While the last gift doesn’t promote social connectedness, it does promote pleasure….

6.  The iPod Shuffle— “tailor-made for seniors,” according to Phil Moeller’s 2010 article “Best Holiday gifts for Seniors” in US News&World Report.” Once it’s set up, to operate it all one has to do is click-on and click-off. Someone else who is already familiar with iTunes needs to learn what their favorite music is, obtain it, set up the playlist, and load it. If the senior knows how to operate a TV remote, they’ll be able to handle this single-button operation.”

With hopes one of the above gifts will be an enriching, meaningful addition to a non-tech savy-senior’s life.

Changing weekly: “Of Current Interest” (right sidebar). Links to timely information and research from top universities, plus some fun stuff–to help parents age well.
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3/26/14 Help! Aging Parents was just nominated again for the Seniorhomes.com Best Senior Living Awards 2014, “Best Blogs by Individuals” category. It was a finalist in 2013. I appreciated your votes last year and would very much appreciate them again this year by clicking http://www.seniorhomes.com/d/help-aging-parents/2014-best-senior-living-awards/ if you’re on Facebook. Deadline 4/28/14 Thanks so much!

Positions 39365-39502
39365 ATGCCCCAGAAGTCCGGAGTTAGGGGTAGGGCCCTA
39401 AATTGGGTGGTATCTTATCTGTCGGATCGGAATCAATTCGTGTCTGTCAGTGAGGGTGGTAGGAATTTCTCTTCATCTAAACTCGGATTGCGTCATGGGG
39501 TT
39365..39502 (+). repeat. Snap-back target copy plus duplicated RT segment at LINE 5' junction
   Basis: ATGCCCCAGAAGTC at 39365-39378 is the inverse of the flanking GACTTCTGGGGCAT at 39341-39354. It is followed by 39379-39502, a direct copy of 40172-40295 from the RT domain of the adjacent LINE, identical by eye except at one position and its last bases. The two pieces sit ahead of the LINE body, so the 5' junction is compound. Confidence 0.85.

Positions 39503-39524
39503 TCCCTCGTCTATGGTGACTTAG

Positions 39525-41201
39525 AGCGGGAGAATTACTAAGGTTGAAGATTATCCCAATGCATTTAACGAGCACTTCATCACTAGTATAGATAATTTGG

Holiday Gifts for Aging Parents–3: Mothers continued

Holiday Gifts for aging/old/older mothers continues but first–

Sr. advisor, R, was able to join–with wheelchair– the family Thanksgiving celebration–a gift for her and for the 12 of us. In our efforts to help parents age well, we were careful not to exhaust her–although not completely successful.  While a lot of stimulation is fun, it uses energy that is in shorter supply in older people making it difficult for them to gear down.  But it made for good sleeping for R that night, once back at the rehab center.

Giving mobility-challenged older people the gift of an outing, if one does this alone, may merit practice with loading and unloading a wheel chair or walker; and may present initial stress.  The staff at care centers is helpful, we found, offering a mini lesson.  In our case, the actual transporting to and from our car was no problem–went more smoothly than the mini lesson.

R says this first outing gave her confidence to go out again.  My husband thinks a drive; I think a drive + lunch.  We’ll see.  Of one thing we’re certain, she won’t go out holiday shopping. That said, she did ask for one of her catalogs and a looked-forward-to appeal letter so she could order Christmas gifts for those special people who live near and are dear to her; and to make certain a local food bank gets its annual Christmas donation.


Holiday Gifts for Aging Parents–Mothers (updated 11/9/12)


Flattering Clothes and Accessories for Older Mothers

Please go to updated 2012 post:  

https://helpparentsagewell.com/2012/11/24/holiday-gifts-for-aging-mothers-1/